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Yesterday, I was at a party, and I told somebody I'd just met that I was in a band. Upon her finding out that I play keyboard, her response was (Honest to God); "This isn't the 80's!"

 

That has to be the most tactless remark!

When an eel hits your eye like a big pizza pie, that's a Moray.
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Look at classical music. The ratio betwen keyboard players and others is huge. In Baroque music, the keyboard just lays down a continuo part.

 

Yea, but the keyboard player more than likely wrote the piece, orchestrated the parts, did the contracting and conducted as well.

 

 

 

No guitarists were harmed during the making of this message.

 

In general, harmonic complexity is inversely proportional to the ratio between chording and non-chording instruments.

 

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Certain styles of music and provide better opportunities. Overall, more KB players need to be bandleaders too. That will raise awareness. :cool:

 

Oh, what a world it would be... Sometimes (Not all the time, mind you) ego wins over common sense and skill.

 

Maybe it's just where I'm from, but the "2 guitars, bass, and drums" format is still the "golden" standard. It took a long time for me to get proper respect from my bandmates (In the early days, I was expected to play only the "Guitar 2" part). They weren't used to the idea of a keyboardist either.

 

I might be coming from a different place, though. Kids my age see synths as techno garbage, pianos as the evil pieces of furniture they were forced to play all throughout elementary school, and organs as the "double-pianos" in church. People's ignorance is baffling sometimes.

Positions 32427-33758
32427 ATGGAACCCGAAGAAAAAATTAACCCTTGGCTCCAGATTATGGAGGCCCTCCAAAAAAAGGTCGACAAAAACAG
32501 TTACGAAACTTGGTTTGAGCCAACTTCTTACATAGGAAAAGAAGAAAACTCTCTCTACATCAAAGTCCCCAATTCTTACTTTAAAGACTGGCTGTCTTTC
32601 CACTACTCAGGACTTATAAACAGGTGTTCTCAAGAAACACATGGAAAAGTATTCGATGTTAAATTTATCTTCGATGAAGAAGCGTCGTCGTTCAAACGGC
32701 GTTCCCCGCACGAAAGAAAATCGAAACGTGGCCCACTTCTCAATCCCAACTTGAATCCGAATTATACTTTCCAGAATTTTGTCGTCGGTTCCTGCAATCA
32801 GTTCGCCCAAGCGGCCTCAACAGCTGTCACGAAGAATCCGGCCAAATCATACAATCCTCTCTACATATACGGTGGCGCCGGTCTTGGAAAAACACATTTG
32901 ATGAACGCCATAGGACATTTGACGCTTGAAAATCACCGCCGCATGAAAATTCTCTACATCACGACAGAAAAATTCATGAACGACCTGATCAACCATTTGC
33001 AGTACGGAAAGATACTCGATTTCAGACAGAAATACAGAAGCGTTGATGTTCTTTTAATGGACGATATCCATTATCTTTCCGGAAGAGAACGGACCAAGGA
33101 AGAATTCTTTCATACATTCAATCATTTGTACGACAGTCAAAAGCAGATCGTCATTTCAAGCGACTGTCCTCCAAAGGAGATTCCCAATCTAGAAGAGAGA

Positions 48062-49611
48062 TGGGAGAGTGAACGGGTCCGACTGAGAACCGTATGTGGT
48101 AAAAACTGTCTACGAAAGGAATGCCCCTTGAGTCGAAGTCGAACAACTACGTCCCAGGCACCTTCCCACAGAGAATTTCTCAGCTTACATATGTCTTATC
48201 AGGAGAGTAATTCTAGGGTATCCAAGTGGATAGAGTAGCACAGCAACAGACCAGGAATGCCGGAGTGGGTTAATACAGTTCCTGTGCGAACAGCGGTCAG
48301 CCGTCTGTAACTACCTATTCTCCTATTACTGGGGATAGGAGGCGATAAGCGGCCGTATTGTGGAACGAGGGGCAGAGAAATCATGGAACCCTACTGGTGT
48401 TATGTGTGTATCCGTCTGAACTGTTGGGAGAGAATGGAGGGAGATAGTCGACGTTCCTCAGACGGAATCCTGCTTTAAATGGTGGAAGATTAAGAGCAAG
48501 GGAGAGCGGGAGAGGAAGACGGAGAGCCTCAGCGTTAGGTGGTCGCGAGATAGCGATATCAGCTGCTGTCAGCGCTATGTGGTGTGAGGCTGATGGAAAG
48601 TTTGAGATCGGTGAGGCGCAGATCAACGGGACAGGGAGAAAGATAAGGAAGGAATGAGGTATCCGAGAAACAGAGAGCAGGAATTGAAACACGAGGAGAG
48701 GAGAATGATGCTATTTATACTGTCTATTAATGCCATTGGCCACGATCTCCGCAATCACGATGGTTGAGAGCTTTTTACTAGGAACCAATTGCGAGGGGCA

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We're talking about rock music, right? Guitar players will always dominate rock. From the time a guitar player picks up his intrument it is almost certain that he will be preparing to play rock. Keyboardists often times start off at a very young age learning musicianship skills and "classical" music. By the time a typical keyboardist reaches the teenage years when his peers are starting rock bands, the keyboard player is a much better musician than the begining guitar player. True, the teenage keyboardist probably doesn't have rock skills but at least he has good musicianship skills while his guitar playing peers are total hacks. So a begining rock band often times isn't the most appealing place for a young keyboardist. A teenage keyboardist with ten plus years of "classical" instruction that wants to start playing in ensembles has alot more opptions than playing in a rock band, so he may opt to play in a jazz band, church group or musical theater. Generally the level of musicianship and discipline will be better in such groups which will be more appealing to a keyboardist than playing in someones garage with out of tune guitars and no direction.